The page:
This essay by Jerry Craft is part of a series of interviews with — and essays by — authors who are finding their books being challenged and banned in the U.S.
If you are a parent or a caregiver and your kid reads a book and identifies with the antagonist (you know, the bad guy), then you have not done your job as a parent. There, I said it. This was initially going to be my big finale. But I've decided to start here instead. And here's why: When you think of the books that have been banned over the last few years, most are by or about people of color or the LGBTQ+ community. And in many of these stories, as with my books New Kid and Class Act, the protagonists are the targets of bullying.
But what so many of today's protesting parents and politicians seem to forget is that most kids are kind and empathetic. Most kids root for the underdog. Most kids cheer for the heroes to succeed no matter who they are. It is we adults who turn them into little versions of ourselves — people who look down on anyone who isn't exactly like us. It's the adults who say that books like mine are designed to make white kids feel ashamed of themselves. But nothing could be further from the truth.
Think of many of the classic movies that we watched in our younger days, such as Avatar, Shrek, and ET. What these movies all have in common is that, for the most part, humans are the bad guys. We all cheered for the large blue aliens, a very big green troll, and a little extraterrestrial--characters who would scare us to death in real life. But there are no protests from parents who claim that these movies make their kids feel guilty to be human.
In the thousands of emails and letters I've received since I self-published my first book way back in 1997, not once have I ever heard from a kid who said they felt bad after reading one of my books. They look at the characters from New Kid such as Jordan and Drew (both African American), and Liam (white) as kids they would love to hang out with. These are characters who they dress up as for Halloween or "dress like your favorite book character day" in school. They are characters who inspire their readers to be better and kinder. Characters who even have inspired teachers and librarians to look at their interactions with their students of color in order to improve their relationships.
In fact, just today I received an email from a 13-year-old girl who identifies as being white with autism and other disabilities (her words, not mine). She took the time to write to me because she wanted to tell me that she related to the characters in New Kid because, "I know what it's like to be different at school, and the book helped me." The parents and politicians who fight to ban books like mine will never entertain the idea that our books help kids who feel like outsiders see that they are not alone. They will never see the humor, or the love, that we pour into our pages.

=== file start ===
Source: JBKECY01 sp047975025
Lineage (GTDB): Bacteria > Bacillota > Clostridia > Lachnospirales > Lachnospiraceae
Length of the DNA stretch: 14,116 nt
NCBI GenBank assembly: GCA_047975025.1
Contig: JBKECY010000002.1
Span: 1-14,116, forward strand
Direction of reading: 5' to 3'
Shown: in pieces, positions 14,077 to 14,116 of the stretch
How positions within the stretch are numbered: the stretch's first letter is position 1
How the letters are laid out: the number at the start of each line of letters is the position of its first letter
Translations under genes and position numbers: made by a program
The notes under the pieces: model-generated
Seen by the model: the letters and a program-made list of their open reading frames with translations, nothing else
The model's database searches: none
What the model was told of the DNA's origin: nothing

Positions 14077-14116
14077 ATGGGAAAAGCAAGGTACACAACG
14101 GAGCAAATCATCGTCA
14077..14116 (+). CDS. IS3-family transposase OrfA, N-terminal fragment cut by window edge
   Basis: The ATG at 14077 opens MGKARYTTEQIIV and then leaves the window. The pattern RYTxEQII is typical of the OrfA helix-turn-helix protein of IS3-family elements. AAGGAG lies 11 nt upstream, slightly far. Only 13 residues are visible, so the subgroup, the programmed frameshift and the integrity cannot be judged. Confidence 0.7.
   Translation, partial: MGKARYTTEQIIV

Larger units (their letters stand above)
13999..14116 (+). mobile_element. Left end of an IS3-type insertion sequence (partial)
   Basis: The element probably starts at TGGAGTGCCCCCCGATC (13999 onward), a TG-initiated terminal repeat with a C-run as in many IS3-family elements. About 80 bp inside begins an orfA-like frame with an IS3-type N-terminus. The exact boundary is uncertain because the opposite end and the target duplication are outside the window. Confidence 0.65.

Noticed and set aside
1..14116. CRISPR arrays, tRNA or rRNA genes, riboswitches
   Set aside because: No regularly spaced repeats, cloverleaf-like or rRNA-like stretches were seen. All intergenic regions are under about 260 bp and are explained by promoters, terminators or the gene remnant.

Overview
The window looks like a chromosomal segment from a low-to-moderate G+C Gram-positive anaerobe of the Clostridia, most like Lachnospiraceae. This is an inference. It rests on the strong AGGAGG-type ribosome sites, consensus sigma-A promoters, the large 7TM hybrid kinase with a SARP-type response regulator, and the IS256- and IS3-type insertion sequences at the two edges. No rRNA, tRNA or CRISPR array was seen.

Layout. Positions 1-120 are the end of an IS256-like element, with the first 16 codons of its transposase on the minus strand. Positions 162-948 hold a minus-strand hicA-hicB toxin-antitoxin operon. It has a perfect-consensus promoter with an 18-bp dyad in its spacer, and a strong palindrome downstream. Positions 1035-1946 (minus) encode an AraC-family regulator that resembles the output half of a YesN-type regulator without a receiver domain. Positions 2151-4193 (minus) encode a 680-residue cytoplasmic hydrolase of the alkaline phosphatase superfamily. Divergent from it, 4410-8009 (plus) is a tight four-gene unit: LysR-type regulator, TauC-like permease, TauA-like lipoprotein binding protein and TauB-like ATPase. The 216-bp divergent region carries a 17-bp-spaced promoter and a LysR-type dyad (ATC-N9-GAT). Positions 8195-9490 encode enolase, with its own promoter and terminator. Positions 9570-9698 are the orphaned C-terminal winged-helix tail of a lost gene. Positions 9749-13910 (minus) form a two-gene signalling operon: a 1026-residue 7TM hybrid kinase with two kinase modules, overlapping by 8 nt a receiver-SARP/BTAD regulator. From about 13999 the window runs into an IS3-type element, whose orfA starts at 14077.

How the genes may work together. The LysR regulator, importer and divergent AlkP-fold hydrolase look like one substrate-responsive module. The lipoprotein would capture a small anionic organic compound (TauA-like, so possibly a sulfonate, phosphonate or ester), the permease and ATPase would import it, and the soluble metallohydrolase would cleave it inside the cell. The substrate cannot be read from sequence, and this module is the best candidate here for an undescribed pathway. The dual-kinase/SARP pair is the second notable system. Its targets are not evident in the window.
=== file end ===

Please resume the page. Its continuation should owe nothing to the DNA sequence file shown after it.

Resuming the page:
Instead, they invent things that never actually happen in some of the books that they work so hard to ban. They throw out terms such as Marxism even though they couldn't tell you whether it is based on the writings of Karl or Groucho. And I sincerely doubt that anyone who criticizes a middle-grade book for teaching critical race theory (CRT) even knows what this is. I know that I certainly didn't know about CRT when I was accused of teaching it through my book. But this is the same angry mob mentality that will create more authors who feel the need to write their own stories, only to eventually have their books banned.
Meanwhile, when I was a kid, I don't recall any adult ever "protecting me" from the fact that all of the characters who looked like me did nothing but suffer. Most of the Black stories were about the struggle for civil rights, or gang life, or police brutality. Or being enslaved. But I guarantee that when my next book, School Trip, comes out in April that there will be people who won't want to share the book with their students because they "won't be able to relate" to kids of color spending a week in Paris. Which is actually a lot more realistic than a kid thinking that they can be a wizard! Or a cool vampire. Or single-handedly bring down an evil regime in our inevitable dystopian society.
In New Kid, Jordan says to his teacher Miss Rawle, "So it's okay that this stuff happens to me. It's just not okay for me to talk about it." And that sums up so much of what is going on with book-banning. New Kid is the only book to have won the Newbery Medal, the Coretta Scott King Author Award, and the Kirkus Prize; yet I have gotten ten times more press for having my books banned than I have for doing something that no other author has done.
So if your kids want to read a book about any type of kid other than themselves, please let them. If a kid decides that they are the ones who can't relate to a book, they will stop reading it. Trust me. Kids cheer for heroes, they do not identify with bad guys. And finally, (here's my new big finale) if your kids can root for characters who are blue, or green, they can surely root for characters who are black or brown.
Jerry Craft is the author and illustrator of New Kid, Class Act and the forthcoming School Trip. You can find him here.